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Correspondence |

The Competence DebateThe Competence Debate FREE TO VIEW

Hakim Azfar Ali, MD, FCCP
Author and Funding Information

From Pulmonary and Critical Care, Christiana Hospital.

Correspondence to: Hakim Azfar Ali, MD, FCCP, Pulmonary and Critical Care, Christiana Hospital, 4745 Ogletown Stanton Rd, MAP 1, Ste 220 Newark, DE 19713; e-mail: azfarali1@gmail.com


Financial/nonfinancial disclosures: The author has reported to CHEST that no potential conflicts of interest exist with any companies/organizations whose products or services may be discussed in this article.

Reproduction of this article is prohibited without written permission from the American College of Chest Physicians. See online for more details.


Chest. 2014;145(2):424-425. doi:10.1378/chest.13-2233
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To the Editor:

I read with interest the article by Yarmus et al1 in CHEST (September 2013). I appreciate the efforts of the authors in promoting the specialty of interventional pulmonology.

The article provides a backdrop to discuss some interesting questions. Yarmus et al1 mention that the volume of procedures performed by the interventional fellows in 1 year was higher than that performed by the pulmonary and critical care fellows in the 3 years of their training. As evidenced by the data, a large number of these procedures are diagnostic procedures such as endobronchial ultrasound (EBUS). This contrasts with cardiology training, in which the line between general and interventional cardiology is drawn at actual intervention, with regular cardiology fellows receiving adequate training in diagnostic procedures. There is a concern that regular pulmonary and critical care fellows may not be receiving adequate training in safe diagnostic procedures such as EBUS in the programs that also have interventional fellowships, in particular, and in other programs in general.

As the number of interventional fellowships grows and these fellowships populate more of the training programs, the concern is that the procedural competence of regular pulmonary and critical care fellows will be brought into question during the credentialing processes. Are they going to be sufficiently trained in blind transbronchial needle aspirations when the much safer EBUS-guided transbronchial needle aspiration is available (and performed by interventional pulmonary fellows and interventional attendings)? This adds to the already existing issues with the procedural training and volume at the level of the pulmonary fellowships.2 A discussion is needed between general pulmonary fellowship directors and leaders in the interventional community to reach a consensus so that fellows going into the regular pulmonary fellowship programs know about the procedural competence they will be able to achieve by the time they graduate and can determine whether they will be able to meet the credentialing criteria set by the hospitals.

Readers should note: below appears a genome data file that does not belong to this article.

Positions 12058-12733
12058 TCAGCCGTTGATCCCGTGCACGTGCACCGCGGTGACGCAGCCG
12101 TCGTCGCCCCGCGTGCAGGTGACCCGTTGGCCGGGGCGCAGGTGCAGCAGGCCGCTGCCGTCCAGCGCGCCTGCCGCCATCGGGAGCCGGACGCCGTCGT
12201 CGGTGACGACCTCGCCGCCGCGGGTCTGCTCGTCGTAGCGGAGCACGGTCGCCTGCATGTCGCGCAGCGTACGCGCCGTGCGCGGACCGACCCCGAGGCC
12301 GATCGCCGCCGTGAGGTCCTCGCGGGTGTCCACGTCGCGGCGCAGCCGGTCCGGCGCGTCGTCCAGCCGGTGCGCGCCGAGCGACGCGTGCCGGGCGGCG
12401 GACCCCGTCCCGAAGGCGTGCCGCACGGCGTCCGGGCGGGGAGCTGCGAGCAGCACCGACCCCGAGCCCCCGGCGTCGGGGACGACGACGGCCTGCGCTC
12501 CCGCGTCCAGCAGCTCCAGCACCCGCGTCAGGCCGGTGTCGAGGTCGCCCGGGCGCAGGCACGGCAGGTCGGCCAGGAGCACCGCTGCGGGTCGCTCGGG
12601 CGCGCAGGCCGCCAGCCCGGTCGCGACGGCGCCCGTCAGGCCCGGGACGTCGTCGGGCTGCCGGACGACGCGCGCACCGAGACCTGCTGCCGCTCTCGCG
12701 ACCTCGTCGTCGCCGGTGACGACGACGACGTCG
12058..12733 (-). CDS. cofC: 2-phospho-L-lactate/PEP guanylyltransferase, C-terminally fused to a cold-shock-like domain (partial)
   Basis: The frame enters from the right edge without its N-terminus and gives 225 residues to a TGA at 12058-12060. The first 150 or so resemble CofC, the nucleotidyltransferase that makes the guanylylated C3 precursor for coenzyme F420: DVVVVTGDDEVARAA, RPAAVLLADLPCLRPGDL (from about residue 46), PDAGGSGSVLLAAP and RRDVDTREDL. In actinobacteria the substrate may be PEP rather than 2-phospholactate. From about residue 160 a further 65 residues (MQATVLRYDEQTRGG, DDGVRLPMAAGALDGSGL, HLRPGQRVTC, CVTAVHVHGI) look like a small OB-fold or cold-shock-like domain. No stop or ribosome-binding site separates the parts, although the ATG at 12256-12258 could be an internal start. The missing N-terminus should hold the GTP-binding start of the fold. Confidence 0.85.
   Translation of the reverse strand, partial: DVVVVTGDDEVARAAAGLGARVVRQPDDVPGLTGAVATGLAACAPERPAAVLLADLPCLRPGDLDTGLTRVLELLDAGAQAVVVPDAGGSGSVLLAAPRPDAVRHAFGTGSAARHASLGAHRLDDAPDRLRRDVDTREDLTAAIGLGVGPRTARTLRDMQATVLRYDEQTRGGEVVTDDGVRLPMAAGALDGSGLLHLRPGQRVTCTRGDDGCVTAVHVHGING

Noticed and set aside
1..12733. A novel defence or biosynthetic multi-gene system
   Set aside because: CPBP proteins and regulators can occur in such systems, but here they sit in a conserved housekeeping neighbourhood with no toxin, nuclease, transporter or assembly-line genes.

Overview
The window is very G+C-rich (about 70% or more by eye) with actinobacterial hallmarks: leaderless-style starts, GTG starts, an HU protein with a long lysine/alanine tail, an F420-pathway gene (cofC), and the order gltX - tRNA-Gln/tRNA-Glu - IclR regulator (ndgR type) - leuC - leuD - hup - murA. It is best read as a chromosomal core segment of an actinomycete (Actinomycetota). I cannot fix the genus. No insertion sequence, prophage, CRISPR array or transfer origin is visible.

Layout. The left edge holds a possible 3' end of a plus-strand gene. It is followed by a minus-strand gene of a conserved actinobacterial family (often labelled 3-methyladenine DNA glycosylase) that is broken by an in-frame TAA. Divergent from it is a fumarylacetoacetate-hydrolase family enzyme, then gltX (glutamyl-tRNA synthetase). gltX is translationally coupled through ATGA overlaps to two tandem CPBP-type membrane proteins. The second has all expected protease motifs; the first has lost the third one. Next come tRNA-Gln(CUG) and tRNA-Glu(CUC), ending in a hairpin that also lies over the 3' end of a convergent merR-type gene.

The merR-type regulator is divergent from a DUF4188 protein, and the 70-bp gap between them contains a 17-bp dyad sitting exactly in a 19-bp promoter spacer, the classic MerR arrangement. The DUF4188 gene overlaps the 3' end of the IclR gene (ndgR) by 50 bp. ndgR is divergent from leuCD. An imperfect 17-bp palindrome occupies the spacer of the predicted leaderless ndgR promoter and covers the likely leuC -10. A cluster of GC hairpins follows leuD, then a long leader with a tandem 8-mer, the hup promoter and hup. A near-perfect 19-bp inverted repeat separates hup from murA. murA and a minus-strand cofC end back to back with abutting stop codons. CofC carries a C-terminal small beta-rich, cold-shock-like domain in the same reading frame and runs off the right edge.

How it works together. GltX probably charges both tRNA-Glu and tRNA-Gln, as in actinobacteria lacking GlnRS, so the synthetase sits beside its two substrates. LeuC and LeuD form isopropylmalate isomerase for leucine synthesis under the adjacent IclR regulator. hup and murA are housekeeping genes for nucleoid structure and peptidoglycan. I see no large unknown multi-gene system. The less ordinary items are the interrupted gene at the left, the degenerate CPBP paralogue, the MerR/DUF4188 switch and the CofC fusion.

The authors state that procedural volume plays an important role in developing competency and that the goal of competence is public safety. They have used the numbers recommended by expert consensus panels, wherein complicated procedures with a higher risk of significant harm, such as medical thoracoscopy, in which most pulmonary fellows have no previous experience, require a lower number for competence (20) compared with a relatively safe procedure such as EBUS3 (40-50), in which the pulmonary and critical care fellows have some experience. Going forward, interventional pulmonology leaders may need to revisit these numbers so that procedures like thoracoscopy can be safely performed by interventional pulmonologists.

References

Yarmus L, Feller-Kopman D, Imad M, Kim S, Lee HJ. Procedural volume and structure of interventional pulmonary fellowships: a survey of fellows and fellowship program directors. Chest. 2013;144(3):935-939. [CrossRef] [PubMed]
 
Haponik EF, Russell GB, Beamis JF Jr, et al. Bronchoscopy training: current fellows’ experiences and some concerns for the future. Chest. 2000;118(3):625-630. [CrossRef] [PubMed]
 
Eapen GA, Shah AM, Lei X, et al; on behalf of the American College of Chest Physicians Quality Improvement Registry, Education, and Evaluation (AQuiRE) participants. Complications, consequences, and practice patterns of endobronchial ultrasound-guided transbronchial needle aspiration: results of the AQuIRE registry. Chest. 2013;143(4):1044-1053. [CrossRef] [PubMed]
 

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References

Yarmus L, Feller-Kopman D, Imad M, Kim S, Lee HJ. Procedural volume and structure of interventional pulmonary fellowships: a survey of fellows and fellowship program directors. Chest. 2013;144(3):935-939. [CrossRef] [PubMed]
 
Haponik EF, Russell GB, Beamis JF Jr, et al. Bronchoscopy training: current fellows’ experiences and some concerns for the future. Chest. 2000;118(3):625-630. [CrossRef] [PubMed]
 
Eapen GA, Shah AM, Lei X, et al; on behalf of the American College of Chest Physicians Quality Improvement Registry, Education, and Evaluation (AQuiRE) participants. Complications, consequences, and practice patterns of endobronchial ultrasound-guided transbronchial needle aspiration: results of the AQuIRE registry. Chest. 2013;143(4):1044-1053. [CrossRef] [PubMed]
 
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